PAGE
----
'80s revival - a return to the decade of floral chint
The decade that taste forgot? We don't think so…1980s style is back - and it's poppier than ever
'It was acceptable in the '80s; it was acceptable at the time," sang Calvin Harris in 2006. The implication is that what- ever it was may have been acceptable then, but it certainly isn't acceptable now - and probably never will be. And that's the way most of us feel about 1980s interiors.
If you're old enough, cast your mind back (if you're not, just be thankful) to the decade of floral chintz. Wallpaper had borders. Curtains had swags and tails. Bathrooms were tiled in peach or 'knickers pink', with a frilly cover to hide the toilet roll, and sofas were so overstuffed that sitting on one was like perching on the lap of the Michelin Man.
Of course, it wasn't all bad. As a 1980s teenager, I longed for, but never got, a Laura Ashley bedspread. Her Decorator Collection was launched in 1982 and she had shops everywhere, including one in Dublin.
Laura Ashley's 1980s floral fabrics have dated dramatically, but at the time I thought that they were beautiful. Secretly, I still do. The pretty floral patterns remind me of the quilts in that TV classic Little House on the Prairie (1974-83).
When the interiors pundits of today pronounce the 1980s renaissance, they're not talking about Laura Ashley bedspreads, or chintz, or busy wallpaper. The modern take on 1980s interior design is a hybrid. It takes a few elements from 'the decade that style forgot' but it puts them together in a contemporary way.
Very few homes in 1980s Ireland would have sported the postmodern designs of the Memphis Group, an Italian collaborative that produced brightly coloured geometric furniture and design objects between 1981 and 1987. Their designs were expensive, niche, and once memorably described as "a shotgun wedding between Bauhaus and Fisher-Price". Not for everyone, so. But the style of the Memphis Group has proved to be one of the most revivable elements of the 1980s. In fact, they're a lot more visible now than they were then.
In 2016, the London-based furniture design group Made launched a range of Memphis-inspired items - geometric-patterned cushions (€23), a glass pendant lamp (€196) and a polygonal shelving unit (€383). The collection is dominated by a palette of blue, grey, yellow and orange.
Then there's the eye-catchingly upbeat 'Walking in Memphis' collection from TK Maxx: a pineapple mug (€5), a blue vase (€15), a yellow table (€20), a magnetic frame (€5) and a striped rug (€70). This came out in late 2016. What you'll actually find on the shelves in TK Maxx is anyone's guess, but it's likely that the 1980s flavour hasn't gone away.
There's more than a hint of Memphis in Habitat's SS17 collection - especially the asymmetrical Tingo shelves (€1,340 and €927) and the children's Walter crocodile bookcase (€175). Some of the furniture and accessories from Habitat are available in Ireland through Argos; the rest can be bought online. There is a delivery charge so it's worth grouping your orders together.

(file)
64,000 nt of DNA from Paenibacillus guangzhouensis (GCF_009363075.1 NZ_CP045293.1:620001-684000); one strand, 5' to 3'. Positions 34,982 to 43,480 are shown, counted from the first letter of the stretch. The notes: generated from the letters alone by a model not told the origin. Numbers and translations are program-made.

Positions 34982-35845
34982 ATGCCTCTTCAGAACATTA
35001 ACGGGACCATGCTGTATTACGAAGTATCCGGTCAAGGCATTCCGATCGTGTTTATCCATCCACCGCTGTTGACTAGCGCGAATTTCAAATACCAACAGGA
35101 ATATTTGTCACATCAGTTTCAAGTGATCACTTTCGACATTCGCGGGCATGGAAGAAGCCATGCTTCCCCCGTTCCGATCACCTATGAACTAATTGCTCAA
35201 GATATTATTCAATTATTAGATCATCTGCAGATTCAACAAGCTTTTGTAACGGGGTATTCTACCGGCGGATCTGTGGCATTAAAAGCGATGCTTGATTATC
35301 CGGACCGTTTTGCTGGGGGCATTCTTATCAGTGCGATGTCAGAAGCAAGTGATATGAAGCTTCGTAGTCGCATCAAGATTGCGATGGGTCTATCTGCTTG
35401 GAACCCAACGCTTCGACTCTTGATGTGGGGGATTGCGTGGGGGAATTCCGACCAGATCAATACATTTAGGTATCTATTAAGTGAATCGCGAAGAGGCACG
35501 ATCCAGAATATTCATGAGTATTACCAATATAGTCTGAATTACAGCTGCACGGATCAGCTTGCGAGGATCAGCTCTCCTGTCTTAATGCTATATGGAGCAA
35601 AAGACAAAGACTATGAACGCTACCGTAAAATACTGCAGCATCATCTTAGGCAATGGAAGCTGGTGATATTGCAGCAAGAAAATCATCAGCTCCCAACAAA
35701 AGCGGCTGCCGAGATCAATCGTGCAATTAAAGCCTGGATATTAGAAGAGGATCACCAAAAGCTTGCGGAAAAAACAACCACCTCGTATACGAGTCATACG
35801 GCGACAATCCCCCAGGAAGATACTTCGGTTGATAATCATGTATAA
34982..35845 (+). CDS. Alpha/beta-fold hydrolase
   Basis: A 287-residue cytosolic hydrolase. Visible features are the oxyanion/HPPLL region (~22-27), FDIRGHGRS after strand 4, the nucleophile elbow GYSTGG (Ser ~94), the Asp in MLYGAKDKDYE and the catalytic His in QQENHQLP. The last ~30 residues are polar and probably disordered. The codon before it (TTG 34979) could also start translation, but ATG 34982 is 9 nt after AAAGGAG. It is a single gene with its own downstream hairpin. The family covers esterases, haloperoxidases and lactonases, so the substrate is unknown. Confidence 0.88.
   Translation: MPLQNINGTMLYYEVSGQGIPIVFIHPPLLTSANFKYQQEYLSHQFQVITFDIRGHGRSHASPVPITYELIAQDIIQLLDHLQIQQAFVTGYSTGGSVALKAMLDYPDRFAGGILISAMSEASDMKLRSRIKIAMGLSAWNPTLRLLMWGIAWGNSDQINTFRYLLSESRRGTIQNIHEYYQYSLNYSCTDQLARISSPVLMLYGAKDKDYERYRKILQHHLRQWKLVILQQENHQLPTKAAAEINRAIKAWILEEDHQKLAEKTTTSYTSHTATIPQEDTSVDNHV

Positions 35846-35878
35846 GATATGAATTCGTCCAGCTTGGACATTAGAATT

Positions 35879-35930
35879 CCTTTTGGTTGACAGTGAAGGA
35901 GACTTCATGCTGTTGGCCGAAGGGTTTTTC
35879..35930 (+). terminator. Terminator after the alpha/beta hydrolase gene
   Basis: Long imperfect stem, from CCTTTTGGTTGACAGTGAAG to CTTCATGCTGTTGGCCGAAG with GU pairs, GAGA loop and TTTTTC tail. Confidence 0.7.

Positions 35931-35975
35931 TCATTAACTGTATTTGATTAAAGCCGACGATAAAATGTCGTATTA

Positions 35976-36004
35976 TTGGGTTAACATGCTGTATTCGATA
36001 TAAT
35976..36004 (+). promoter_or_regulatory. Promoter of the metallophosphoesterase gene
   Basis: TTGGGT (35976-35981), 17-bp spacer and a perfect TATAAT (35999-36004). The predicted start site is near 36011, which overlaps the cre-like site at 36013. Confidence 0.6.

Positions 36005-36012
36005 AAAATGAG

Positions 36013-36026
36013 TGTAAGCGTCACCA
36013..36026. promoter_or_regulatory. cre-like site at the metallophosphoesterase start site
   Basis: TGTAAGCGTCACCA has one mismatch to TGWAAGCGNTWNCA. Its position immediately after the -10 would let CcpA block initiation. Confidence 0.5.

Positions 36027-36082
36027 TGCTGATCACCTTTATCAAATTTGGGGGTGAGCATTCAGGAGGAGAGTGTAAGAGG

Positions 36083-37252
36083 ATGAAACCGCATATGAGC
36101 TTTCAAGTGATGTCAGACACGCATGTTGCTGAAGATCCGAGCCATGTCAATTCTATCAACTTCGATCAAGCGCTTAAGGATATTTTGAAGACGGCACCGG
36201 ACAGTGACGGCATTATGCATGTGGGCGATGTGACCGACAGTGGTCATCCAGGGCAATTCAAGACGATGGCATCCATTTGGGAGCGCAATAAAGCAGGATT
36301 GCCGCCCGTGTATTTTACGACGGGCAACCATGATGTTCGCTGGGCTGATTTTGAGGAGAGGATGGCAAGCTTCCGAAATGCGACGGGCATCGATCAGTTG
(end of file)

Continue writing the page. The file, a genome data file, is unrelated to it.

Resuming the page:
In general, the contemporary take on 1980s interiors is a lot of fun, but you don't want to go the whole hog. "A whole 1980s room would be too scary!" says Lauren Harris, designer for DFS. She's just finished working on two 'Back to the Eighties' room sets, which she describes as "1980s style for the digital generation".
The ensembles show a strong Memphis influence and no evidence of chintz at all, thankfully. It's all about clashing colours and mismatching geometric shapes.
In Harris' living-room design, a peachy orange DFS Lydia Sofa (on sale until February 20 for €1,169) is bedecked with geometric cushions from John Lewis and Habitat, and yellow velvet from the Designers Guild. "It's a retro look built around a modern sofa," she explains. "Typical 1980s sofas with puffy backs and padded arms are very out of date." The yellow coffee table is an Eero Aarnio classic known as the Mushroom (from €490).
The dining room shows the DFS Cabrilo dining table with a set of four Ambra chairs (sale price €1,299 for the set) combined with two twisty orange chairs. The latter are contemporary classics, the Kartell Masters Chair, designed by Philippe Starck and available from Willie Duggan Lighting for €200 each. The lamp is the Twiggy floor lamp by Marc Sadler (€1,035 from Haus London). The rugs (€463 each) - one with chevrons and the other with stripes - come from Dwell.
Lively as it is, I'm not sure how much this look has to do with the real 1980s. Back then, we wanted everything to match! But Harris has used one truly authentic item - the spider plant. That was a 1980s staple, preferably suspended from a macramé hanging basket. 'Houseplants', as we used to call them, went out of vogue in the 1990s, but now they're back in style, especially among the hipster generation. They can't get enough of spider plants, aspidistras and ferns - all the plants that were so recently considered dated and hick.
This is partly ironic (these are the same young folks who love 1980s anthems like Mad World by Tears for Fears). But it's also because the plants are cheap, indestructible and fun. And that, in fairness, was what the 1980s were really all about.
If you want to get the 1980s look (or any other), the interiors expert Roisin Lafferty of Kingston Lafferty Design will host two interiors events: one on February 21 in DFS Carrickmines and the other on February 23 in DFS Limerick (7-9pm). The events are free but seats are limited, so email firstname.lastname@example.org in advance to reserve a place.
See dfs.ie, habitat.co.uk, argos.ie, tkmaxx.ie, dwell.co.uk, aarniooriginals.com, made.com, hauslondon.com, gomodern.co.uk